DENVER — There are many euphemisms to describe a restroom, but the word vault may come to mind when trying to access one in Denver as more and more businesses across the city restrict access to their facilities.
Restaurants, coffee shops, and even grocery stores are installing locks, making it more difficult for customers or the general public to answer nature’s call.
Yes, we're talking about public restrooms.
What was once a seamless process, now requires the public to ask staff for a code, key or wait to get buzzed in.
The trend may be a minor inconvenience to customers, but business owners say safety concerns are prompting the move.
They say the apparent increase in the number of transients, drug use and crime in some areas of the city are contributing factors to what some may see as a Draconian-like approach to bathroom security.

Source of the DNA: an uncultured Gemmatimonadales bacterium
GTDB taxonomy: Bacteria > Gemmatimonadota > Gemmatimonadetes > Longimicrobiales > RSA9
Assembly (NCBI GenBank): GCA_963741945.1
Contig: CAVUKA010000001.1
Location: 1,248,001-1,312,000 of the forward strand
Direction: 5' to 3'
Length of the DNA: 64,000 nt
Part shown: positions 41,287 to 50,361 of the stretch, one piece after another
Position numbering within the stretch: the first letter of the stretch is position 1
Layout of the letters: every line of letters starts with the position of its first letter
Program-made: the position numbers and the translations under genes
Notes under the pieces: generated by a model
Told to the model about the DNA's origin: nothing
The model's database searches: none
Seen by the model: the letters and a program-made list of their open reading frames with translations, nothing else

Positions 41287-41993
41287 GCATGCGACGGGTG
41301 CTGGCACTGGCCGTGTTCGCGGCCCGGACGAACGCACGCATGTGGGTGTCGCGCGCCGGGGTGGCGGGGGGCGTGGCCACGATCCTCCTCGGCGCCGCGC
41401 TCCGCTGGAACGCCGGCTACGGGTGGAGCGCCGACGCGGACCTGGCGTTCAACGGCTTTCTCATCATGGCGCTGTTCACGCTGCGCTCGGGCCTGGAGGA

A spokesperson for the largest grocery chain in Denver tells Denver7 that it has placed locks on facilities at three locations where issues like crime and drug use are prevalent.
Customers trying to use the bathrooms at King Soopers at 9th and Downing are now greeted with a keypad lock and instructions to contact employees for the code.
A similar setup is in place at two other King Soopers locations in and around downtown.
Adam Williamson, a spokesperson for the Kroger-owned chain, declined to mention any specific incidents but says controlled access cuts down on potential criminal activity from taking place inside the restrooms.
He said the King Soopers at Speer and 14th near downtown once had special lights installed inside the restrooms to prevent intravenous drug use. The lights made it difficult for users to find a vein.
The lighting has since been removed, but the locks remain, Williamson said.
Williamson said the chain has no immediate plans to install locks at other locations, but mentioned the days of free public restroom use for customers of restaurants and other shops are probably over.